Robert Willis (engineer)

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The Reverend Robert Willis (27 February 1800 – 28 February 1875) was an English academic. He was the first Cambridge professor to win widespread recognition as a mechanical engineer, and first set the scientific study of vowels on a respectable foundation, but is now best remembered for his extensive architectural writings, including a 4-volume treatise on the architecture of the University of Cambridge.

Biography[edit]

Willis was born in London, a grandson of Francis Willis, studied 1822-1826 at Gonville and Caius College, Cambridge, from which he received his B.A., and in 1827 was ordained deacon and priest.[1] In 1828 and 1829 he published two early papers on the mechanics of human speech, namely On vowel sounds, and on reed-organ pipes and On the Mechanism of the Larynx. In 1830 he was made a Fellow of the Royal Society, from 1837-1875 he served as Jacksonian Professor of Natural Philosophy at Cambridge, and from 1853 onwards a lecturer in applied mechanics at the government school of mines. In 1843 he became a member of the Royal Archaeological Institute, in 1855 served as vice president of the Paris Exposition, and in 1862 received the Royal Gold Medal in architecture. He died of bronchitis at Cambridge where his papers are archived at the Cambridge University Library.

Even before attending college, Willis invented an improvement to the harp pedal and in 1821 published An attempt to Analyze the Automaton Chess Player. He later invented the odontograph (1837) which became widely used, and the cymograph (1841) which did not. In 1841 he published his Principles of Mechanism, and in 1851 A System of Apparatus for the Use of Lecturers and Experimenters in Mechanical Philosophy, as well as many works on medieval architecture and the mechanical construction of English cathedrals, notable for his incisive decompositions of these structures' functional and decorative aspects. He willed his manuscript on the Architectural History of the University of Cambridge to his nephew John Willis Clark who completed it.

Willis's theory of vowel production assumed a close correspondence between vowel production and the production of musical notes using an organ: the lung acted as a bellows, the vocal folds acted as the reed, and the mouth cavity acted as the organ pipe. Different vowels corresponded to mouth cavities(/organ pipes) of different lengths, which were independent of the properties or vibrations of the vocal folds(/reed). Willis's 1830 paper On vowel sounds, and on reed-organ pipes is usually given as the reference for this theory, and is often contrasted with Wheatstone's "harmonic" theory of vowel production. Russell devotes two chapters to the discussion of these two theories in his 1928 book on The Vowel, and Willis and Wheatstone figure prominently in the discussion of vowel theories given by Tsutomu Chiba and Masato Kajiyama in their 1941 book of the same name (Tokyo: Tokyo-Kaiseikan).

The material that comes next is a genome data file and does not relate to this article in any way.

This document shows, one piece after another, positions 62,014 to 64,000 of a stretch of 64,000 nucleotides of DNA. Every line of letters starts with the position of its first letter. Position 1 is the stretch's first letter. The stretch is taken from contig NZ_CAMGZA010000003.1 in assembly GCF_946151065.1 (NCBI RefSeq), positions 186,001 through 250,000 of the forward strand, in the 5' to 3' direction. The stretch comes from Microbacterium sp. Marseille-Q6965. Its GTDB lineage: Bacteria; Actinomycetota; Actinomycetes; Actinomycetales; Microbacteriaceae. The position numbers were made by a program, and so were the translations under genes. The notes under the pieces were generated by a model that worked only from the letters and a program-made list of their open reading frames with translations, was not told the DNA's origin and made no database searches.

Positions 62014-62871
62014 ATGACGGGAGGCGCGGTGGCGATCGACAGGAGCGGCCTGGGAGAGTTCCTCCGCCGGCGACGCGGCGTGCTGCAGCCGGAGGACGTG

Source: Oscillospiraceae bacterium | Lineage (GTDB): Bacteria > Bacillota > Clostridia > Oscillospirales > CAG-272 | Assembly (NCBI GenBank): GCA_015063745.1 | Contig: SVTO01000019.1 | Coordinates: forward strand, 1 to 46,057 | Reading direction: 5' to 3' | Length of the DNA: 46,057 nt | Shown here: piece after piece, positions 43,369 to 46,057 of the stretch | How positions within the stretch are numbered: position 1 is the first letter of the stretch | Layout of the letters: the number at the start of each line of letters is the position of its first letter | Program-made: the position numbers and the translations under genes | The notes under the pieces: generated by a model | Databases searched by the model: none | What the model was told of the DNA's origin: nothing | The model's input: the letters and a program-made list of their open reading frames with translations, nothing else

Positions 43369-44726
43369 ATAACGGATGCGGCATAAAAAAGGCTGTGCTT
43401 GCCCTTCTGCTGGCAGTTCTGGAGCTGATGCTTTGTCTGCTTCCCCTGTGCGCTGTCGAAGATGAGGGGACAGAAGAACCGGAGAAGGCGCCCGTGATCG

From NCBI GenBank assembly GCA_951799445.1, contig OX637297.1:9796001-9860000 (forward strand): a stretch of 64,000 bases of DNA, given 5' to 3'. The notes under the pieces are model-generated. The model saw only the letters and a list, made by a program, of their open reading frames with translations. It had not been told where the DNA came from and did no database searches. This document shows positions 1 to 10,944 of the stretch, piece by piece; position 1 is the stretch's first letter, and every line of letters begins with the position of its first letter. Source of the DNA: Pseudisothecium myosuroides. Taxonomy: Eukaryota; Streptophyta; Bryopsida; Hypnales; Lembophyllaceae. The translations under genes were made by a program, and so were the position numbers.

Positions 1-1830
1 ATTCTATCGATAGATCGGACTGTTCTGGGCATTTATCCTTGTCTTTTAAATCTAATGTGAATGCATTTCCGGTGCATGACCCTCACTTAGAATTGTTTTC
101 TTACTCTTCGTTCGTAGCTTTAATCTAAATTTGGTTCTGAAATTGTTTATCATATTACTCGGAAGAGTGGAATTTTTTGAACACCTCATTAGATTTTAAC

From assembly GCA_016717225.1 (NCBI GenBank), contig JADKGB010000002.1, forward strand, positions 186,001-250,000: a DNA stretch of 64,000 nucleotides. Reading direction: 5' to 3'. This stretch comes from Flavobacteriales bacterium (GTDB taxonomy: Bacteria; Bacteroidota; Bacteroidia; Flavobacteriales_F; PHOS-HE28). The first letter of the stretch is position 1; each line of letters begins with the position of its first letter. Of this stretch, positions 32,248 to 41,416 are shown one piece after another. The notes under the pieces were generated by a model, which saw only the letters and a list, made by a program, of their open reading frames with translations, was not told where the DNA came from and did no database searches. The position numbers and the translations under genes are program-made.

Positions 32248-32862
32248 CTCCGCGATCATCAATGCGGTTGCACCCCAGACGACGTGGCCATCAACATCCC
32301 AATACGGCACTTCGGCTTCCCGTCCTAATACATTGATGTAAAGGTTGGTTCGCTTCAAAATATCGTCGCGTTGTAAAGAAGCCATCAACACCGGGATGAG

Confusion with Robert Willis (1799-1878)[edit]

The work of Willis on acoustics is often mistakenly attributed to Robert Willis (1799-1878). This is for instance the case in Beyer's "Sounds of Our Times" (1998). Sometimes, it is the other way round, and Thierry Mandoul's "Entre raison et utopie: l'Histoire de l'architecture d'Auguste Choisy" (2008) gives the dates (1799-1878) for our Willis who worked in architecture.

Notes[edit]

  1. ^ "Willis, Robert (WLS821R)". A Cambridge Alumni Database. University of Cambridge. 

Bibliography[edit]

  •  Lee, Sidney, ed. (1899). "Willis, Robert (1800-1875)". Dictionary of National Biography 57. London: Smith, Elder & Co. 
  • Robert Willis : An attempt to analyse the automaton chess player, of Mr. de Kempelen, 1821 link
  • Bernard Roth: Robert Willis, Dictionary of Scientific Biography, pp. 403–404
  • Robert Willis: Principles of mechanism, 1870 link (contains after p. 463 a list of Willis' publications up to 1870 and these include the works on the chess player, and the articles on vowel sounds and the larynx)
  • R. Linggard: Electronic Synthesis of Speech, 1985
  • Minsoo Kang: Sublime Dreams of Living Machines: The Automaton in the European Imagination, 2011
  • Tom Sandage: The Turk, 2002 (on Kempelen)
  • Robert T. Beyer : Sounds of Our Times: Two Hundred Years of Acoustics, 1998
  • Francis C. Moon: Robert Willis and Franz Reuleaux: Pioneers in the theory of machines, Notes Rec. R. Soc. Lond. 57 (2), 209-230 (2003) link
  • University of Cambridge article
  • Robert Willis: Papers